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CMA consults on market investigation into emergency services’ mobile radio network

Competition watchdog considers whether to launch market investigation into role played by Motorola’s mobile radio network used by all emergency services in UK

The UK government, the National Audit Office and the Public Accounts Committee have expressed concerns to the Competition and Markets Authority (CMA) about the role of Motorola in the UK’s new Emergency Services Network (ESN).

Concerns have been expressed about the impact of Motorola’s dual role as the owner of the company providing the current mobile radio network (Airwave Solutions) and as a key supplier in the roll-out of the planned new network. The concerns encompass Motorola’s incentives to deliver ESN, given the continuing high profitability of the Airwave network.

The Airwave network is a secure private mobile radio communications network for all organisations involved in public safety in the UK. Currently, there is no alternative method for police, fire and emergency services staff to communicate securely with each other when in the field.

The Airwave network was commissioned by the Home Office in 2000 under a private finance initiative (PFI) framework arrangement that was due to end in December 2019. At that point, the network was expected to be shut down and a different secure communications system using a commercial 4G mobile network was to become operational.

Motorola Solutions (Motorola) won one of the key contracts for the delivery of ESN in 2015 and purchased Airwave Solutions, the owner and operator of the Airwave network, in 2016.

Over the past two years, there have been increasing concerns about the delays to the roll-out of ESN and costs to the UK taxpayer of the continuing operation of the Airwave network, which is now expected to continue operating until the end of 2026.

The CMA is said to be particularly concerned that Motorola could stand to make excess profits of about £1.2bn between 2020 and 2026 – a cost that will ultimately fall to the taxpayer. The government said the issue has arisen because the planned replacement of the Airwave network with ESN has been delayed from 2019 to the end of 2026.

The CMA said its initial review of the evidence available indicated that the supply of the Airwave network in the UK was not working well, resulting in significant detriment to customers and the taxpayer. Given the nature and significance of the issues the CMA has identified, it has reached the initial view that further investigation is needed.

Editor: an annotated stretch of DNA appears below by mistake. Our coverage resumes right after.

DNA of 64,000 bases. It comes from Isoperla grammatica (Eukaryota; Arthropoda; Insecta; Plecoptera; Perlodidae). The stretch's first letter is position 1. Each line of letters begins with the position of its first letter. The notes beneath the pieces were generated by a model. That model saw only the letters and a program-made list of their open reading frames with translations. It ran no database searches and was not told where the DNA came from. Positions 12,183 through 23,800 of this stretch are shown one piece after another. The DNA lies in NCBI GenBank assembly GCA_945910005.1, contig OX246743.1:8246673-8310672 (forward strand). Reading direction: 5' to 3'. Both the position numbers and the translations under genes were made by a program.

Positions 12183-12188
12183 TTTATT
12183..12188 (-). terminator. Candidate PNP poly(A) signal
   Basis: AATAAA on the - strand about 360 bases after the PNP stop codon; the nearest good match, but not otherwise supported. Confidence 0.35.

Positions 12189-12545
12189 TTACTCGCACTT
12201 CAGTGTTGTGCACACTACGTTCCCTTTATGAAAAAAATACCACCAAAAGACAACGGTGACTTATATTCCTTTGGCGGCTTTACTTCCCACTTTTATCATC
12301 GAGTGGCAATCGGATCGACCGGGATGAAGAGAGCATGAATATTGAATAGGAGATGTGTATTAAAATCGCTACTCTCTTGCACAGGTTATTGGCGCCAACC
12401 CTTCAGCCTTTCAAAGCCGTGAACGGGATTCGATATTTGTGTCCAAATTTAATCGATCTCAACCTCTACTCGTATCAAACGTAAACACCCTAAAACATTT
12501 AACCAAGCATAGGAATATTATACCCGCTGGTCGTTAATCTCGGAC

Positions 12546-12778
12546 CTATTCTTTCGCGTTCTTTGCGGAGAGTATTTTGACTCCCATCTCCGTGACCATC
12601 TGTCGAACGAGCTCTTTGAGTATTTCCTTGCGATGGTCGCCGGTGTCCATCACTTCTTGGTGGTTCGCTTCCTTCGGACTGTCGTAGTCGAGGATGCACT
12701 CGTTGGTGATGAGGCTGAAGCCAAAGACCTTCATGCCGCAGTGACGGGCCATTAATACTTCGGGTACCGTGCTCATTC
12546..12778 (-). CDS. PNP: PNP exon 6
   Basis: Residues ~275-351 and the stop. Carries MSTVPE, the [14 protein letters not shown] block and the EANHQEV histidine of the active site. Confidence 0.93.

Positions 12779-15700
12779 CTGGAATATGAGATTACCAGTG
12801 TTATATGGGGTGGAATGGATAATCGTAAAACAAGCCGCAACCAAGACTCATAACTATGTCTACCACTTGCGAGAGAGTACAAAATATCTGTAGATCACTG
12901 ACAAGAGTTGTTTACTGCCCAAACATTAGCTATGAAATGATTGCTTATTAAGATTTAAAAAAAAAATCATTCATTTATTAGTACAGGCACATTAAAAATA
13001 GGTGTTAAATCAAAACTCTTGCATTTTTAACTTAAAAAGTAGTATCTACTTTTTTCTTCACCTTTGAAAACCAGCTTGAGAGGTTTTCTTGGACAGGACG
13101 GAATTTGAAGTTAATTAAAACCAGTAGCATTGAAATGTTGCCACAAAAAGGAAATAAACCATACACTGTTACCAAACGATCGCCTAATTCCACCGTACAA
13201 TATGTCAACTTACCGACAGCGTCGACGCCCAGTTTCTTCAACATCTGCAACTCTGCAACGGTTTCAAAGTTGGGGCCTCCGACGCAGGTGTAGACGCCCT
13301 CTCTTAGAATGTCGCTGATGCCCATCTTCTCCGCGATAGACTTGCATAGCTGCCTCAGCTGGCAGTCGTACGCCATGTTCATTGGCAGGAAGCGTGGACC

Specifically, the CMA believes the highly differentiated and bespoke nature of the Airwave network requires it to be designed, built and operated under a long-term exclusive contract, and has questioned the dual role of Motorola with the incentives that such a position creates. It also questioned the absence of competitive tension in the award of the original contract, with only one supplier taking part in the bidding process and the resulting likely uncompetitive pricing structure.

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The CMA noted that delays in the roll-out of ESN have necessitated the extension of the Airwave network by three years to 2022 and now require a further extension until the end of 2026, thereby prolonging the likely uncompetitive pricing structure well beyond the original term of the PFI agreement.

The result, insists the CMA, is significant detriment for customers, as evidenced by what it calls “the persistently high and increasing” returns achieved by Motorola in the four to five years to 2019. It also stressed that “the harm” in this market and the burden of any excess profits made by Motorola, which it calculated at around £700m as at 2019, ultimately falls to the UK taxpayer.

The CMA said such “customer detriment” would continue for as long as the Airwave network remained in place, with the £1.2bn in excess profits that may be expected to be extracted by Motorola from 2020 to 2026 based on the latest expected shutdown date.

“At the moment, Motorola is the only provider of critical mobile radio network services used by our emergency service workers and is involved in both the current and future set-up,” said CMA chief executive Andrea Coscelli. “We are worried that the company could be cashing in on its position, while taxpayers are left to foot the bill. The CMA is minded to launch a market investigation to dig deeper into its concerns and will now consult with a range of stakeholders, including the government, on its plans.”

While the probe is still in its early stages, the CMA has identified two potential solutions in its consultation that may, in principle, be available should a market investigation confirm its initial concerns: regulate Motorola’s rate of return in relation to the Airwave network or require Motorola to sell the Airwave network.

The CMA is required to consult before making a market investigation reference. Following its consultation, which is open until 2 September 2021, the CMA will decide whether to launch a market investigation.

In response to the CMA statement, a Motorola Solutions spokesperson told Computer Weekly: "We are aware that the U.K. Competition and Markets Authority is consulting on whether to launch a market investigation into the Airwave network. As a trusted technology partner to the UK market for more than 50 years, Motorola Solutions remains committed to working with the Home Office to deliver mission-critical communications. This includes the Airwave network that U.K. emergency services rely upon every day, and the safe transition to next-generation technologies (Emergency Services Network).”

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